courtesy of Andy McClure
According to his attestation papers dated December 31, 1915 at Saskatoon, Saskatchewan, William Barlow of Borden, Sask., was born on January 14, 1893 in Toronto. He listed his father, Robert Barlow, Mimico, Ontario as his next of kin. He was a farmer and had no previous military experience. He was 22 years and 11 months of age and stood 5 feet 3 inches tall. He had blue eyes, fair hair and complexion. He was a Methodist.
Bill was originally part of the 65th Overseas Battlion. At the time of his enlistment he was living as a farmer in Borden Sask. He arrived in England on June 29, 1916. On June 30, 1916 he was transferred to the 46th Overseas Battalion Medical Section. He proceeded to France on August 10, 1916 as part of the Canadian Army Medical Corps. In January 1917 he was sick with "Trench Fever" and related lung and heart conditions. He was released from hospital in February 1917 and transferred to the 22nd Field Hospital. In July 1917 he suffered from "Trench Fever" for a second time. By September 1917 he condition worsened and he was sent to the Canadian Military Hospital in Bramshott, England. In October 1917 he was released from hospital and sent to work in the Canadian Army Medical Corps Depot in Bramshott. However he never fully recovered from his illnesses and was sent back to Canada on January 31, 1918. He was discharged on March 11, 1918 in Toronto, physically unfit for service thought it was noted on his records that his conduct and character while in service was "very good".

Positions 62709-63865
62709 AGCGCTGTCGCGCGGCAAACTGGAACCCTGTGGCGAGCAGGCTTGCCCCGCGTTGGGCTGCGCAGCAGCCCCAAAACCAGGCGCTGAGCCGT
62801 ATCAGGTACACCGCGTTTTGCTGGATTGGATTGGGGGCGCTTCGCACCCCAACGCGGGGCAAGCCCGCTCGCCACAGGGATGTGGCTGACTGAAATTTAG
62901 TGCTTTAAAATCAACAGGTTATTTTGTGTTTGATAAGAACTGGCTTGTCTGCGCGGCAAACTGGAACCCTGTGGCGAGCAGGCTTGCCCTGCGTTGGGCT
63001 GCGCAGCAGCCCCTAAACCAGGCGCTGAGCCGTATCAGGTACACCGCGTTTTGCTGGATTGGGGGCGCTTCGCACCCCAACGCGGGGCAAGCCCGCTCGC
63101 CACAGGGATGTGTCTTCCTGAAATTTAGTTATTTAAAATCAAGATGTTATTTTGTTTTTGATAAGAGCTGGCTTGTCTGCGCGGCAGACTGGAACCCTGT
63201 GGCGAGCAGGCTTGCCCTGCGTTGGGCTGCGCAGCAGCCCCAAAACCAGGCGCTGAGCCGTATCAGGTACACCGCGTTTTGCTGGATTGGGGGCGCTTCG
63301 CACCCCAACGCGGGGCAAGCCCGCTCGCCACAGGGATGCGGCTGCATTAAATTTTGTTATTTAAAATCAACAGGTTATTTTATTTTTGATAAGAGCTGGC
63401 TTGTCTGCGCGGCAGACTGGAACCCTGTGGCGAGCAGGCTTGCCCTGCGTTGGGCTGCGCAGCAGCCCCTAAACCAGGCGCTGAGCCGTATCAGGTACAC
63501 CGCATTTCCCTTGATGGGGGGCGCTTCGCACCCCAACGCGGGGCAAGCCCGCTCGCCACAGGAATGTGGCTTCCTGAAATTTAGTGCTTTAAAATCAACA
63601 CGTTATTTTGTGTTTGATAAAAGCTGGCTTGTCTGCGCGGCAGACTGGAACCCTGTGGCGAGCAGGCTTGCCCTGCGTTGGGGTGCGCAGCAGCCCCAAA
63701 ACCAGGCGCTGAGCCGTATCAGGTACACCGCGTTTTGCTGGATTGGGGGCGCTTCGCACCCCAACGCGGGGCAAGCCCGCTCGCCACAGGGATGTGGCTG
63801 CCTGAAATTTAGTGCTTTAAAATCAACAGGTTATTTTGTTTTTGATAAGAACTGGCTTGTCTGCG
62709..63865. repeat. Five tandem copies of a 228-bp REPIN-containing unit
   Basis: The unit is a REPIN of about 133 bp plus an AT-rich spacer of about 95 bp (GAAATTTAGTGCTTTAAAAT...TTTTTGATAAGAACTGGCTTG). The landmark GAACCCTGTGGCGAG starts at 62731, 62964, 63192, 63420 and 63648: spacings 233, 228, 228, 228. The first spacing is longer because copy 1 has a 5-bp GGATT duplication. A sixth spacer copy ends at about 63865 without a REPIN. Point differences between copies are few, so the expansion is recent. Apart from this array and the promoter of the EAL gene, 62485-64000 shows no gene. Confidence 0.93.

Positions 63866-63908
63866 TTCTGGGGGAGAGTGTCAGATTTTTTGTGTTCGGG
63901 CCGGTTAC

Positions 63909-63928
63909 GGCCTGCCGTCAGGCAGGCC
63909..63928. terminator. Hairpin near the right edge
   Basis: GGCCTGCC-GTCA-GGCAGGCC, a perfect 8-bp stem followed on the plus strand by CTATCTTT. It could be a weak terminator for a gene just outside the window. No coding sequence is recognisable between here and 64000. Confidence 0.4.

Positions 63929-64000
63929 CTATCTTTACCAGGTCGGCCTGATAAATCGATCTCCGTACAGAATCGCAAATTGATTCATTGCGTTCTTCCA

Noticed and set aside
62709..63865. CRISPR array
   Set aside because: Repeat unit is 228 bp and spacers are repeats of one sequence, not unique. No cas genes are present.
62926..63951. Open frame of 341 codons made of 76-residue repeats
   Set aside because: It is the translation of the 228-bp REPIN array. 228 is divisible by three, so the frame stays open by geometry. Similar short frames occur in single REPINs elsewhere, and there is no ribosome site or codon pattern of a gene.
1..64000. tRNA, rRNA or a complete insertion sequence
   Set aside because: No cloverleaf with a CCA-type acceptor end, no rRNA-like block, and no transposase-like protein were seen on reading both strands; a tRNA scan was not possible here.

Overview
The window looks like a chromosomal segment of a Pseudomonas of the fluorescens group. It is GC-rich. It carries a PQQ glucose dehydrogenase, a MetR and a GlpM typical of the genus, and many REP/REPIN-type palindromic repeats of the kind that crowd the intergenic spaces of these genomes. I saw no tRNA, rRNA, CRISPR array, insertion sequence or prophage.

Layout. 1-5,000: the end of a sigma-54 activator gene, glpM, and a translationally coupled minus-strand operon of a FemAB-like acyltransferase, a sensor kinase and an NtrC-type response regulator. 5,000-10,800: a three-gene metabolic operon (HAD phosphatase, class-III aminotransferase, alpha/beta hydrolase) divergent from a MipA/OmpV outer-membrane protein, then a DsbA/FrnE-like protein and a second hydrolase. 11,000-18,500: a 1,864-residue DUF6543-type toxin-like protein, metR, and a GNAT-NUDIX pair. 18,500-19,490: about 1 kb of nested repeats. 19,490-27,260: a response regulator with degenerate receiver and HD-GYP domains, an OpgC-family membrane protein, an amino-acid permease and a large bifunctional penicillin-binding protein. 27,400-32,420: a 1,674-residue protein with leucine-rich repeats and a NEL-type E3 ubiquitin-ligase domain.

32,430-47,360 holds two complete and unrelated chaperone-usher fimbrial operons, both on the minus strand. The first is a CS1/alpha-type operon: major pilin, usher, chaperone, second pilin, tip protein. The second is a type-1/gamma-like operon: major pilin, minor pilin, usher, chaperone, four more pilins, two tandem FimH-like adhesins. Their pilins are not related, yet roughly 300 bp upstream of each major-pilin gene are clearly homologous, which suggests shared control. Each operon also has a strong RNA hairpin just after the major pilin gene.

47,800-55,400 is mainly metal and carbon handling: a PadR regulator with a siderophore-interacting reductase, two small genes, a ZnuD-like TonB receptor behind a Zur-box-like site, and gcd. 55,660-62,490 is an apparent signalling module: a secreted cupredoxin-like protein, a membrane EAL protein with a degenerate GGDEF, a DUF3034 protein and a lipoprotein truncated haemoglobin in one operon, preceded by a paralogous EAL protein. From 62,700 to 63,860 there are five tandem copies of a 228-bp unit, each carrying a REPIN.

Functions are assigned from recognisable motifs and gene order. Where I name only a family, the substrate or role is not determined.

According to the 1911 census William Barlow, son of Robert of Mimico was actually born in January 1890 so he would have been almost 26 years of age.
His brothers Carl, Samuel, and Robert also enlisted.